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Image showing patent document and early cotton gin
March 14, 1794, is the date on Eli Whitney's original patent document for a spike-tooth cotton gin. According to ARS researcher Ed Hughs, the gin shown here (undated photo) is probably a working model that was re-submitted to the patent office after a fire destroyed the original; it differs from the original only in having saw teeth. Both gin types have the disadvantage of breaking cotton fibers, making them less suited for finer textiles. Gin photo courtesy ARS National Agricultural Library Special Collections. Patent document image courtesy National Archives; for more information visit an Archives website.

On Cotton Gin's 211th Anniversary, World Market Demands Gentler Touch

By Don Comis
March 14, 2005

More American upland cotton can be ginned in the future for the longer fibers demanded by foreign textile industries, thanks to Agricultural Research Service (ARS) scientist Ed Hughs and colleagues.

To extract longer fibers, cotton has to be ginned by a roller gin stand. As they strip out seeds, the rollers leave longer fibers than the saw teeth of the cotton gin patented by Eli Whitney on this day 211 years ago.

The problem is that the roller gin is generally used only for pima cotton, leaving out upland cotton, which accounts for most of the cotton grown in this country. Roller gin stands slow down to a generally uneconomical speed of one bale per hour--or less--with upland cotton. Pima moves through at about 1.5 bales an hour.

With funds from Cotton Incorporated of Cary, N.C., Hughs and colleagues at the ARS Southwestern Cotton Ginning Research Laboratory near Las Cruces, N.M., have found that a few adjustments can speed things up so upland cotton moves through the gin at four to five bales an hour, while pima rolls out at six bales an hour.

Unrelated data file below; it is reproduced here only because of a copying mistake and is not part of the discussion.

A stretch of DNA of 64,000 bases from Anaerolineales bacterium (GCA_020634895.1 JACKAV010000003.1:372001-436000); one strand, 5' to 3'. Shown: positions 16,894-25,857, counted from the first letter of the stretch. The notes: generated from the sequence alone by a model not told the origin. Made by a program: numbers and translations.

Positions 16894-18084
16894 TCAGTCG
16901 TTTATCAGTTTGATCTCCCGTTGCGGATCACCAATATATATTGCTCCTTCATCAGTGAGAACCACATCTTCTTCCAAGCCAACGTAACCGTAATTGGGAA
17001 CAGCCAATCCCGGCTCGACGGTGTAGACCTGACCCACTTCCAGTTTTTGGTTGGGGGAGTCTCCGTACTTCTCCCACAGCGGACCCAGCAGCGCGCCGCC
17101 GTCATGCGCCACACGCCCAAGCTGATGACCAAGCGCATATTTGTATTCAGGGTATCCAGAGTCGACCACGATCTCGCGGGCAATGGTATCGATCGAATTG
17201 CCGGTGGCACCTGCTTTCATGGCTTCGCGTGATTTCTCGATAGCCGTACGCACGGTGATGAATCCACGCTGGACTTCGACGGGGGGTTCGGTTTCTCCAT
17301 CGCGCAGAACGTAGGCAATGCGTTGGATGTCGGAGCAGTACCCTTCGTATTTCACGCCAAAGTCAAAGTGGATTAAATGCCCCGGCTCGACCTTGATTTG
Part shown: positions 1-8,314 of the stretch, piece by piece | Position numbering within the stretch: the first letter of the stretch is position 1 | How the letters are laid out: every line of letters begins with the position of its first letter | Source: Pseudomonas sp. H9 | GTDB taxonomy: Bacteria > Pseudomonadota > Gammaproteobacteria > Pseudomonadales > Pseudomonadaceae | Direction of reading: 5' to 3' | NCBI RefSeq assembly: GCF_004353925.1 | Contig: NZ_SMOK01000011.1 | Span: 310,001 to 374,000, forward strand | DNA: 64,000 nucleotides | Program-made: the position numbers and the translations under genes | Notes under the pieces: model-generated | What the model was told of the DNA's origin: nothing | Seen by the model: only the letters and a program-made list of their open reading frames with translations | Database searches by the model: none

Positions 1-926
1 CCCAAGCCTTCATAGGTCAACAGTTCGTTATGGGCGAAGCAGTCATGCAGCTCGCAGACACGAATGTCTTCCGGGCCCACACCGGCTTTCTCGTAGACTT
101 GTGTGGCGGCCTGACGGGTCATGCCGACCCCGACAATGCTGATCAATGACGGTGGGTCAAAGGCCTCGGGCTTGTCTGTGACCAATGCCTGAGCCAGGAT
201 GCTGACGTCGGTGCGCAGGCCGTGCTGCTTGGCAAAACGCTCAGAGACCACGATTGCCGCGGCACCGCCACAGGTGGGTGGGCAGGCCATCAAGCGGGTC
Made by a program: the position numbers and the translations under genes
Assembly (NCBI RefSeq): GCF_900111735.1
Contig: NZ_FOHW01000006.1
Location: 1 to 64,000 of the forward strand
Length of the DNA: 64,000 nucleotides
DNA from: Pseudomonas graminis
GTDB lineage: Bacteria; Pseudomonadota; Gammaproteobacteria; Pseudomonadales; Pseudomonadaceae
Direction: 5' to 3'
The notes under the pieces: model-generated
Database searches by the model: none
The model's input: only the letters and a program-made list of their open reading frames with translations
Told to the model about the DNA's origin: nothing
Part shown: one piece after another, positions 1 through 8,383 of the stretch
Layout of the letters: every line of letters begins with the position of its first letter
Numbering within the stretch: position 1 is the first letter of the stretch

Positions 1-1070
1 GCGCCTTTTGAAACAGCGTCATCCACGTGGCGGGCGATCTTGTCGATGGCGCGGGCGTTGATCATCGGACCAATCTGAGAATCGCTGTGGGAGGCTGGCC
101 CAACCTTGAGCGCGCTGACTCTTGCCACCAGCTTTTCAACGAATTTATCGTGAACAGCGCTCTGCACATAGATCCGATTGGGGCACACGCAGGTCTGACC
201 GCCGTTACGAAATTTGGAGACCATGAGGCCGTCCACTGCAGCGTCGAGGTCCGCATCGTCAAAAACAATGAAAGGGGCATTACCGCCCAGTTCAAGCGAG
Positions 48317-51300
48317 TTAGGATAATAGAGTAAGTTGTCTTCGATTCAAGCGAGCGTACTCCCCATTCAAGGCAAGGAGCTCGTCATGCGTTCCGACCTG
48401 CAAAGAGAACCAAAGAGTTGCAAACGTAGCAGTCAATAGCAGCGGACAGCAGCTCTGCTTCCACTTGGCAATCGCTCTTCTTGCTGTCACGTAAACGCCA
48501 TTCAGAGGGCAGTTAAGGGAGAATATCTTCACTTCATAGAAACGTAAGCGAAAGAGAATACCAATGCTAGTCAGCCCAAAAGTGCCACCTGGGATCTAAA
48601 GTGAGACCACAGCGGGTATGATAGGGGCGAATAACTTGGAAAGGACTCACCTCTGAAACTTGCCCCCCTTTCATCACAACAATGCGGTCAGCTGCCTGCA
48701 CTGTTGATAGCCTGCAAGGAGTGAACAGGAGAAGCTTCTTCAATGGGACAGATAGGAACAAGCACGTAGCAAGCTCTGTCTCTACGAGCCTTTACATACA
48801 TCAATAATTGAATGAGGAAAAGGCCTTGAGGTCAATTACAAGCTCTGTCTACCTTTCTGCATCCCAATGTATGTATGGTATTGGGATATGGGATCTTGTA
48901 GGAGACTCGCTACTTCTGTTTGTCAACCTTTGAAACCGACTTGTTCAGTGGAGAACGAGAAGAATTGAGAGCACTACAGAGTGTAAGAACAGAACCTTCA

Cotton: Link to photo information
Cotton. Click the image for more information about it.

This will give farmers more incentive to boost upland cotton's fiber length to gain a larger share of the world market. This year, the United States is expected to export 14 million bales of its expected production of more than 20 million bales.

As another way of increasing cotton industry options, the ARS ginning team has invented a machine that eliminates the need to use defoliation chemicals on the cotton crop.

For the past two harvests, Hughs' team has been testing a tractor-mounted device that kills cotton leaves with a blast of hot air from propane heaters. Cotton farmers currently remove leaves by spraying with a defoliant before harvest. Either way, the dead leaves fall off, which makes for cleaner harvesting and processing.

In research funded by the Propane Education and Research Council, the team designed the thermal defoliator for organic farmers and farmers around residential areas who can't use chemicals.

ARS is the U.S. Department of Agriculture's chief scientific research agency.